Jack Wayman, Inventor of the Consumer Electronics Show, Dies at 92

Jack Wayman - P 2014
Courtesy of Consumer Electronics Association

Jack Wayman - P 2014

He helped create and produce the first show in 1967 with 100 exhibitors. This year’s event in Las Vegas drew 3,600

Jack Wayman, the unapologetic industry cheerleader who was instrumental in the creation of the Consumer Electronics Association and its supersized International CES trade show, died Saturday of natural causes at his home in Boulder, Colo. He was 92.

“The consumer electronics industry has lost a legend and, more personally, I have lost a great friend and mentor,” CEA president and CEO Gary Shapiro said in announcing the news on Tuesday. “Jack’s contributions to our association and our industry are numerous and momentous. We stand on his shoulders.”

A super salesman and showman, Wayman oversaw the evolution of the EIA Consumer Products Division — where he was named its first director in 1963 —with its $50,000 budget and two employees into the Consumer Electronics Group. The CEG later became the independent CEA.

Wayman cut the ribbon on the first International CES trade show in 1967, which consisted of 100 exhibitors and 17,000 attendees. The 2014 show in January in Las Vegas, in stark contrast, hosted more than 3,600 exhibitors and 160,000 attendees. The CEA, which represents the $211 billion U.S. consumer electronics industry, says CES is the continent’s largest annual event. 

“Jack Wayman didn’t invent the words 'consumer electronics,' but his choice of those two words for the trade show he did invent coalesced an industry behind them,” Richard Ekstract, former editor-in-chief of Video Review magazine, said in a statement. “Jack was the right person at the right time who was needed to bring an industry together via a singular and extraordinary trade event. It was his unique vision that unified the disparate elements we now know as the consumer electronics industry.”

Wayman also represented the industry at congressional hearings and before federal and state regulatory agencies, on both domestic and international issues, while making thousands of appearances on local TV and radio stations during nationwide tours to introduce the latest in industry products and technologies to America’s consumers.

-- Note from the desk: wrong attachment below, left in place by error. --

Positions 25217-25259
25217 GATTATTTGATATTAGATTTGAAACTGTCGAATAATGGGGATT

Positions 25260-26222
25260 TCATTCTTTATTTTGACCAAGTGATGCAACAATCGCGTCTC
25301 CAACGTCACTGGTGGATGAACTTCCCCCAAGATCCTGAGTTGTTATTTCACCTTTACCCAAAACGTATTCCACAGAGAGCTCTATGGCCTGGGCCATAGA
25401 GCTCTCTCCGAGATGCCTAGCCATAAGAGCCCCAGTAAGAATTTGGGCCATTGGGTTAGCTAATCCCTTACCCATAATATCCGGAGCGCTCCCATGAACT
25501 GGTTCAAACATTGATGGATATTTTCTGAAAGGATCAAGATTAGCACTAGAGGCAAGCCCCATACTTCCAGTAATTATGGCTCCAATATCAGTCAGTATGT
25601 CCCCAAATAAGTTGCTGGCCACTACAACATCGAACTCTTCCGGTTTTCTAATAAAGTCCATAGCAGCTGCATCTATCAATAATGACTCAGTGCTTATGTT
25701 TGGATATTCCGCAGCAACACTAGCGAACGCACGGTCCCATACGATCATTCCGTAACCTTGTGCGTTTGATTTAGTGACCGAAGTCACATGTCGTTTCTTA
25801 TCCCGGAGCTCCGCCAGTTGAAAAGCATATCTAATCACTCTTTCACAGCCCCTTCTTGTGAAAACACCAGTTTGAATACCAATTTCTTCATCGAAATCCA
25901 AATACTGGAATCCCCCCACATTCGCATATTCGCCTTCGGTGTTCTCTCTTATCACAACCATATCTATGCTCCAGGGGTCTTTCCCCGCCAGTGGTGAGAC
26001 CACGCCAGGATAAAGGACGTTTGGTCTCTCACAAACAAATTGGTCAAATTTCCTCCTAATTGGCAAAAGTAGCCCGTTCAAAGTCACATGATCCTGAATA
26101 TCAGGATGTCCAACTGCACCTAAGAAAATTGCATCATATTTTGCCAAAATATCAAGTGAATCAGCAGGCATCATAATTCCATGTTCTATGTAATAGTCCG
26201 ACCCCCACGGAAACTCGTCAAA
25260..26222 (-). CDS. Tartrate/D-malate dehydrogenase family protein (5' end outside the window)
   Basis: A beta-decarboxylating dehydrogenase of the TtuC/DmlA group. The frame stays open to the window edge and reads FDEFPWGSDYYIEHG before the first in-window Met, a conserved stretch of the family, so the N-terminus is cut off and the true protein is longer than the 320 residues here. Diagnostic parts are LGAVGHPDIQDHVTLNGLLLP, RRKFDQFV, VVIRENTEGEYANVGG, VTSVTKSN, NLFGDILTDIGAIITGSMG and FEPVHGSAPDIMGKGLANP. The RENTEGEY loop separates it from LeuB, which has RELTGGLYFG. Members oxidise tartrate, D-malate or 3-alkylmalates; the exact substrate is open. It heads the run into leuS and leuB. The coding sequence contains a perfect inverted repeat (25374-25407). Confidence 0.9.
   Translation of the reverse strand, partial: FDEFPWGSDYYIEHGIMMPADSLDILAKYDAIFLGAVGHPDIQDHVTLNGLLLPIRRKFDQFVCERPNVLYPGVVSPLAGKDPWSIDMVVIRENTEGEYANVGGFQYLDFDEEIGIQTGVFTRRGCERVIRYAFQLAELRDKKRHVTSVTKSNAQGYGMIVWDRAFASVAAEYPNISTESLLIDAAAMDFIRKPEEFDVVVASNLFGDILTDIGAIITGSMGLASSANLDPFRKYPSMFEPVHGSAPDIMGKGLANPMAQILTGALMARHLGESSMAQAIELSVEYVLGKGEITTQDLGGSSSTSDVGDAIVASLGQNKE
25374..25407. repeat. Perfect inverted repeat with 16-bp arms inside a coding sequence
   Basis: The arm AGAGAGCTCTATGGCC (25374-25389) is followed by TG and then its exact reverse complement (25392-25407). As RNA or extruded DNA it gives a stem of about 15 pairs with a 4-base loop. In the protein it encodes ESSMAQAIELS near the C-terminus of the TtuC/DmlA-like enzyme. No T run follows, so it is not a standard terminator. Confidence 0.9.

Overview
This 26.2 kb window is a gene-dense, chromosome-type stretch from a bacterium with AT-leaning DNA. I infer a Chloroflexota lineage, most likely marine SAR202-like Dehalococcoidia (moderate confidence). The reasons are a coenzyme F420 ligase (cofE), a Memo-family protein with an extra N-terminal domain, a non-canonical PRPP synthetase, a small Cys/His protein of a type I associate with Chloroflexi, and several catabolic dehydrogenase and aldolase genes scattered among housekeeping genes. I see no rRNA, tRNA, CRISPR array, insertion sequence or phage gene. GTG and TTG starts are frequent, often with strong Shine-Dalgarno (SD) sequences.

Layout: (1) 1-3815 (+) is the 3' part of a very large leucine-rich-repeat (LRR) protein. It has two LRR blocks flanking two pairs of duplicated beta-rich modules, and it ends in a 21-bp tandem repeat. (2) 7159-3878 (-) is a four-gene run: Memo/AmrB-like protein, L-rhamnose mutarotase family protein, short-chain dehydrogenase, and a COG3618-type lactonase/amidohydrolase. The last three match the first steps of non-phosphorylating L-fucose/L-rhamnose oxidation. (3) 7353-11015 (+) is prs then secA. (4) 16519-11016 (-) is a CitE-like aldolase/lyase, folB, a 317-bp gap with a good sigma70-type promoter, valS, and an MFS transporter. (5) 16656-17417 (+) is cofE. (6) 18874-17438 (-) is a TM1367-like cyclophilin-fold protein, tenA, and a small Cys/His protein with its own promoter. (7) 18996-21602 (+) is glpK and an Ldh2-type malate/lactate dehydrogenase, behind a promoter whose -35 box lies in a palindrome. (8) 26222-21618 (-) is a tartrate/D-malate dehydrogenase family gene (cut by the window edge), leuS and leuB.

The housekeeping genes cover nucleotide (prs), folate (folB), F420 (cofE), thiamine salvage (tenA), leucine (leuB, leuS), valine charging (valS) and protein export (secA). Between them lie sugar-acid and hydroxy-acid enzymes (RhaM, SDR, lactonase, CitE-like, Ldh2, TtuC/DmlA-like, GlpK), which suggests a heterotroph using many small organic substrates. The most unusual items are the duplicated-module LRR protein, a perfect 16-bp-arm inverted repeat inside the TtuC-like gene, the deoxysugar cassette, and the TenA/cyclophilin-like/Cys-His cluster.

In recent years, he served as a media spokesperson and as a judge for the CE Hall of Fame. He continued to mentor CEA staff and serve as an unofficial industry historian.

In July, CEA made a $1 million contribution to the CEA Foundation in celebration of Wayman’s more than 50 years of achievements and contributions to the consumer technology industry. CEA will honor him with a special tribute service to be held in November in New York in conjunction with the Anti-Defamation League’s annual Consumer Electronics Division Awards Tribute, the CE Hall of Fame Dinner and CES Unveiled New York.

A native of Miami, Wayman attended Davidson College in Charlotte, N.C., and served in Europe during World War II as a combat infantry company commander. He fought at the Normandy invasion and the Battle of the Bulge, earning a Silver Star, Bronze Star, Purple Heart with Cluster and two Presidential Citations, among many other accolades. Last year, France inducted him as a chevalier for his military service. 

Survivors include five children, 13 grandchildren and 10 great-grandchildren. A memorial service will take place at 10 a.m. Friday at St. Andrew Presbyterian Church in Boulder. Donations in his name may be made to Davidson College and the CEA Foundation.

Twitter: @mikebarnes4